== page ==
Cardiovascular Health in St. Louis Bosnian-Americans
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In Bosnia and Herzegovina, cardiovascular disease accounts for nearly 50% of deaths. Cardiovascular health of resettled Bosnian-Americans has not been well-characterized. Our study aimed to quantify cardiovascular risk in Bosnian-Americans in St. Louis, the largest non-European center of resettlement. Seven community screenings focused on Bosnian-Americans were held. Cardiovascular risk was calculated to stratify individuals into low (<10%), moderate (10–20%), and high (>20%) risk. Those with self-reported coronary heart disease (CHD) or risk equivalent were considered high-risk. Two-hundred fifty Bosnian-Americans were screened; 51% (n = 128) consented to the IRB-approved study. Twenty-one percent were smokers, 33% obese, and 33% had hypertension. Excluding risk equivalent individuals, 5.7% of subjects were high-risk, increasing to 26.6% when including high-risk equivalents. Lipid abnormalities include elevated triglycerides (29.0%) and low HDL (50.0%). Compared to general American population studies, Bosnian-Americans have greater ten-year hard CHD risk. A community-based approach identified potential culturally-based lifestyle interventions including diet, exercise, and smoking.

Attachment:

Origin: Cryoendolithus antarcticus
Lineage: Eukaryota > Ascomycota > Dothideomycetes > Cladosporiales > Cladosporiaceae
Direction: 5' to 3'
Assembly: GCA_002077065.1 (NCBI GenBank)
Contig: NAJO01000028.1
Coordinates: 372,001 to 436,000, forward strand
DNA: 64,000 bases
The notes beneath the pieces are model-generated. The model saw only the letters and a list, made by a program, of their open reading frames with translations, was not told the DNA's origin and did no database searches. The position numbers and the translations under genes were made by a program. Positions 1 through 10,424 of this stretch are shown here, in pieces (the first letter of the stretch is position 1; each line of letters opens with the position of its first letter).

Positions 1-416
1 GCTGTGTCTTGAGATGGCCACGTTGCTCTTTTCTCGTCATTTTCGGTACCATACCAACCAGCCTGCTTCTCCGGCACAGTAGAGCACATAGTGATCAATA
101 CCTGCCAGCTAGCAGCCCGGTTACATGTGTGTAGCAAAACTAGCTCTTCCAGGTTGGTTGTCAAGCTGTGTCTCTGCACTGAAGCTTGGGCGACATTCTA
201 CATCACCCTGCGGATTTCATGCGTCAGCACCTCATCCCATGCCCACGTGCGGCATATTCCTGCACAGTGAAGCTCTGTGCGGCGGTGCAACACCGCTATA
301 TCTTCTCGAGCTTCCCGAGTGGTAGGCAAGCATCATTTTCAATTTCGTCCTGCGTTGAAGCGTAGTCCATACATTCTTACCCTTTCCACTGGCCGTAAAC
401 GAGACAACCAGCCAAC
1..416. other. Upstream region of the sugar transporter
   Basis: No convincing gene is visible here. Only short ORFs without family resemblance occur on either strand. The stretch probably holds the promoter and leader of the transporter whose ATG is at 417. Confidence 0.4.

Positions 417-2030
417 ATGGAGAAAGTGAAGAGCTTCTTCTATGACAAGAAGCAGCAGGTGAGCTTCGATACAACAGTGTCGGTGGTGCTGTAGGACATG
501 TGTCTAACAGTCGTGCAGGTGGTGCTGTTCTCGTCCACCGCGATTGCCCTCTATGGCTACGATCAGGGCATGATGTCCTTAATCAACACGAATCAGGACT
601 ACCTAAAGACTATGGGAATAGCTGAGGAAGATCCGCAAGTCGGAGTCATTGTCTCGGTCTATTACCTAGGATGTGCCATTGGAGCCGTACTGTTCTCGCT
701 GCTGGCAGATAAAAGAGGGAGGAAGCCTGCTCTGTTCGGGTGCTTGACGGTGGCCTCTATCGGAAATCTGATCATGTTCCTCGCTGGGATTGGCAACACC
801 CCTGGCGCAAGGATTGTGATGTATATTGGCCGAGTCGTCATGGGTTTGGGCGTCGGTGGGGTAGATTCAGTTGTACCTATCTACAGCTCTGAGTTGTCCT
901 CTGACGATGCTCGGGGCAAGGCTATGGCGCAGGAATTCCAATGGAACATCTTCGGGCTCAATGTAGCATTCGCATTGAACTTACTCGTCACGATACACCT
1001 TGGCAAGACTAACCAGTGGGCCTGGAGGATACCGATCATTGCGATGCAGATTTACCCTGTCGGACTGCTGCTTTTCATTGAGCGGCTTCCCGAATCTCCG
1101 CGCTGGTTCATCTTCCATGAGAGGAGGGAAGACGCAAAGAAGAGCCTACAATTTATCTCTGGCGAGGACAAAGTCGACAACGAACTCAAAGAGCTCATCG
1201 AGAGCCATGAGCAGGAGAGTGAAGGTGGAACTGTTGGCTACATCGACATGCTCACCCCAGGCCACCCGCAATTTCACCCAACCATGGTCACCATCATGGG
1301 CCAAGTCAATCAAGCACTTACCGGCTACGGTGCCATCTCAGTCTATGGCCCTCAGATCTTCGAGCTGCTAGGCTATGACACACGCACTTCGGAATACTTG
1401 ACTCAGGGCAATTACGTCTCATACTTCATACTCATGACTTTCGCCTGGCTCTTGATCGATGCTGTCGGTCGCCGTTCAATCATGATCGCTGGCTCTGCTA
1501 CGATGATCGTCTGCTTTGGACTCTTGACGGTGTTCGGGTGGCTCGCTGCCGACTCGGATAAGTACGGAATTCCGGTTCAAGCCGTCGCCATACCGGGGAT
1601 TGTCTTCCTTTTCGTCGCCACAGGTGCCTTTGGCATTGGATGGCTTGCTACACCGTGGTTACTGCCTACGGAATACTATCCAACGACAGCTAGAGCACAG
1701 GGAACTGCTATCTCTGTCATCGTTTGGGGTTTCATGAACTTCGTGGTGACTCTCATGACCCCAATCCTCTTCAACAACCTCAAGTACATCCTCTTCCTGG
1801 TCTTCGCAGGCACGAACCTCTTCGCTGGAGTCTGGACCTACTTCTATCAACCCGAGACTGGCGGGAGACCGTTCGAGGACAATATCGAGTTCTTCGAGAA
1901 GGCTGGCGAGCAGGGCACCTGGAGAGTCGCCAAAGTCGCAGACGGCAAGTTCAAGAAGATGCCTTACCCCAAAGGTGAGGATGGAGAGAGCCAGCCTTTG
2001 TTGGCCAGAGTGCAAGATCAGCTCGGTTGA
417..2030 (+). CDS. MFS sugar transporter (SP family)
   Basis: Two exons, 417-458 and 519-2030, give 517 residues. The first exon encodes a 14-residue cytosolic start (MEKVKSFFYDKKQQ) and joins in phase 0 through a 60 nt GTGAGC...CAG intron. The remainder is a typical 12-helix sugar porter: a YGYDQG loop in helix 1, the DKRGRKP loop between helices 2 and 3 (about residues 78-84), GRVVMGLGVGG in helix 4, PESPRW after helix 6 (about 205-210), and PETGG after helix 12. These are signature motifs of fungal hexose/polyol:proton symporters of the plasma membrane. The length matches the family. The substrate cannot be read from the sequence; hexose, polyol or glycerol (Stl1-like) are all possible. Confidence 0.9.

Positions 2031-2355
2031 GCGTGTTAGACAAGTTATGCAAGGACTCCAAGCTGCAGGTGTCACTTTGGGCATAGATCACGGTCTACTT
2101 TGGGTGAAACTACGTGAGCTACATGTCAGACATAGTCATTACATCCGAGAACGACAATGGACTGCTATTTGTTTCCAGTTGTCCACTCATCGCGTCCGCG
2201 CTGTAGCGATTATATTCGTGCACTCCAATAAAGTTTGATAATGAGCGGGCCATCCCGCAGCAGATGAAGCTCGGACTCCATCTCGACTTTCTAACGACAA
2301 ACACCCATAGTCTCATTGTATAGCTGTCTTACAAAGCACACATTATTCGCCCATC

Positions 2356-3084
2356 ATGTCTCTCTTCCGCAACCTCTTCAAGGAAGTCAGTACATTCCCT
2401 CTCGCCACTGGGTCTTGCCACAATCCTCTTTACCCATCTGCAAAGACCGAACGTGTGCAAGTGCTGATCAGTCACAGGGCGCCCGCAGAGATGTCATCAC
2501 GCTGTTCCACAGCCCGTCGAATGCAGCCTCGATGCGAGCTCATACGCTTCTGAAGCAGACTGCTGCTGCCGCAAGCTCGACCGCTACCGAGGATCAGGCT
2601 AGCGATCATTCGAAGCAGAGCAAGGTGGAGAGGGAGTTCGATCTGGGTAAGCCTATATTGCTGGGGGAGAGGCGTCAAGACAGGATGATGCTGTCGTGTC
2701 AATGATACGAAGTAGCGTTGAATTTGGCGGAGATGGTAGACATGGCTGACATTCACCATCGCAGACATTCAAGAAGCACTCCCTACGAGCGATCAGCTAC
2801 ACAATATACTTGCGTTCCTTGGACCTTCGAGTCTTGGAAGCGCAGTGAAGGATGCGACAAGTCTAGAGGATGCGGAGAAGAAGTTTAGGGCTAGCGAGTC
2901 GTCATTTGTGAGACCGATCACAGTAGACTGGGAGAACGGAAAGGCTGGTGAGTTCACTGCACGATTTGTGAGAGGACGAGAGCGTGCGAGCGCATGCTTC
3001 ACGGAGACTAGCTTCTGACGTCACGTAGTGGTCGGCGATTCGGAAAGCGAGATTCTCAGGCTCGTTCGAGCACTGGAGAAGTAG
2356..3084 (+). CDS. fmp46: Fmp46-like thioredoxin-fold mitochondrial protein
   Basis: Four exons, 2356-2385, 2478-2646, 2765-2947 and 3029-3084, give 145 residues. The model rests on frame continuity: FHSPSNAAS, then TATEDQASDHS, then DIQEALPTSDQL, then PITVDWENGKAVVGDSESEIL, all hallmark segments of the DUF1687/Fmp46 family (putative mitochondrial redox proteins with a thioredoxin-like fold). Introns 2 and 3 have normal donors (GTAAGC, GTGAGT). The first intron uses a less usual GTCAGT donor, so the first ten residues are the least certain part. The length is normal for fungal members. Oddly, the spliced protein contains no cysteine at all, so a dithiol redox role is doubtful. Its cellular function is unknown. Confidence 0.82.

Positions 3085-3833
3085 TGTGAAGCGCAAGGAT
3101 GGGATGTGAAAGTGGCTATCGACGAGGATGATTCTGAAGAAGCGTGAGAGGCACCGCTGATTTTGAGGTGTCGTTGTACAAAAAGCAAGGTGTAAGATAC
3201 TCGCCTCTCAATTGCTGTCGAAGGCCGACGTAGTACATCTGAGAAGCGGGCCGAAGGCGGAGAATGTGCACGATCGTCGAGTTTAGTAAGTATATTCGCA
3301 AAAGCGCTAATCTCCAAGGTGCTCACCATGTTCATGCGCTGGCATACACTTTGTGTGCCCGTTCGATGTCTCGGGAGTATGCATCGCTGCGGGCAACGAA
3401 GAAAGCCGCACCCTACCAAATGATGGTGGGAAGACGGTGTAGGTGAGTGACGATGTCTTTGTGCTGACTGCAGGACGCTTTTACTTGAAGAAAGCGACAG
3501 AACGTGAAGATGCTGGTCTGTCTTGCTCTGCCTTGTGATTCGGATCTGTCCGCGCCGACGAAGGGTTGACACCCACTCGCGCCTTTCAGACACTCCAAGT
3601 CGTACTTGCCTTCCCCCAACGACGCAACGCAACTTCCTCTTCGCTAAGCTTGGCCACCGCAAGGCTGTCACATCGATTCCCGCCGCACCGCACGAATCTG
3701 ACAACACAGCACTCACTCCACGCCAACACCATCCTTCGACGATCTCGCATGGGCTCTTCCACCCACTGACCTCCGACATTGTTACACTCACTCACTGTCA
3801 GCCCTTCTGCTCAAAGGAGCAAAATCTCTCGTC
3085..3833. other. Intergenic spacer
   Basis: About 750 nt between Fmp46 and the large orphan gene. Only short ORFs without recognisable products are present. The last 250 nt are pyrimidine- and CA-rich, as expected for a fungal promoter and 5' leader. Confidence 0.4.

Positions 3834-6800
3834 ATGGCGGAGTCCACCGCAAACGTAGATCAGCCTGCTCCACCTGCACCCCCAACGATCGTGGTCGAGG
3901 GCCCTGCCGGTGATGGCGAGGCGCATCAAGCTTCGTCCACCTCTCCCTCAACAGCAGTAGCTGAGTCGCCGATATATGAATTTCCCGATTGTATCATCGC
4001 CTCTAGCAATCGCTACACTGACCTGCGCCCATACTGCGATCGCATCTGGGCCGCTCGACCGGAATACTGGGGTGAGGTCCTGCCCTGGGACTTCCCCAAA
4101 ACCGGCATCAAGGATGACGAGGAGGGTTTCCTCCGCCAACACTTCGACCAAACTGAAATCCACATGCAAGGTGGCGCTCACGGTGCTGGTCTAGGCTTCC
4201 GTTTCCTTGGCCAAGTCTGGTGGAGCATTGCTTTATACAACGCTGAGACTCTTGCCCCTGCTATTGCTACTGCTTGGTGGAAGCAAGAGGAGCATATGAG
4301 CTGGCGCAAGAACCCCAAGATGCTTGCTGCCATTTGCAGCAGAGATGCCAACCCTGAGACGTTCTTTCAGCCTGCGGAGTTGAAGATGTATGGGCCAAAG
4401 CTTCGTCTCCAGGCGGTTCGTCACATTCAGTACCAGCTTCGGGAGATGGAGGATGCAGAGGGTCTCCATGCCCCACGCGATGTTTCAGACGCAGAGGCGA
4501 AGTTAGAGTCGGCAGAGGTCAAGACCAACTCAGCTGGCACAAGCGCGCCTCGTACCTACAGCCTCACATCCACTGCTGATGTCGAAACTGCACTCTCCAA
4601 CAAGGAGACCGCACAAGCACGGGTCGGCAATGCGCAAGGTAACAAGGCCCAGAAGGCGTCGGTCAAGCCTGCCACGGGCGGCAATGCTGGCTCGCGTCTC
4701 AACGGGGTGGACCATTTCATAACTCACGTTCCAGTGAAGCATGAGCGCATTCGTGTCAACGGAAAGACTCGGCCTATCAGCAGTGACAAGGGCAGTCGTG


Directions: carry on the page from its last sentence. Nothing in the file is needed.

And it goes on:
KeywordsBosnian–American Predicted coronary heart disease risk Immigrant health cardiovascular screening
This study was supported by a grant from The Greater Saint Louis Health Foundation. We gratefully acknowledge the enthusiastic support of community partners without whom these screening events would not have been possible: Grbic Restaurant, Europa Market, Bosnian Chamber of Commerce, Aboussie Pavilions, Saint Louis Bosnians, LAMP interpreting services, Gateway Healthcare, as well as SSM Health and the Special Events team of SSM Saint Louis University Hospital..
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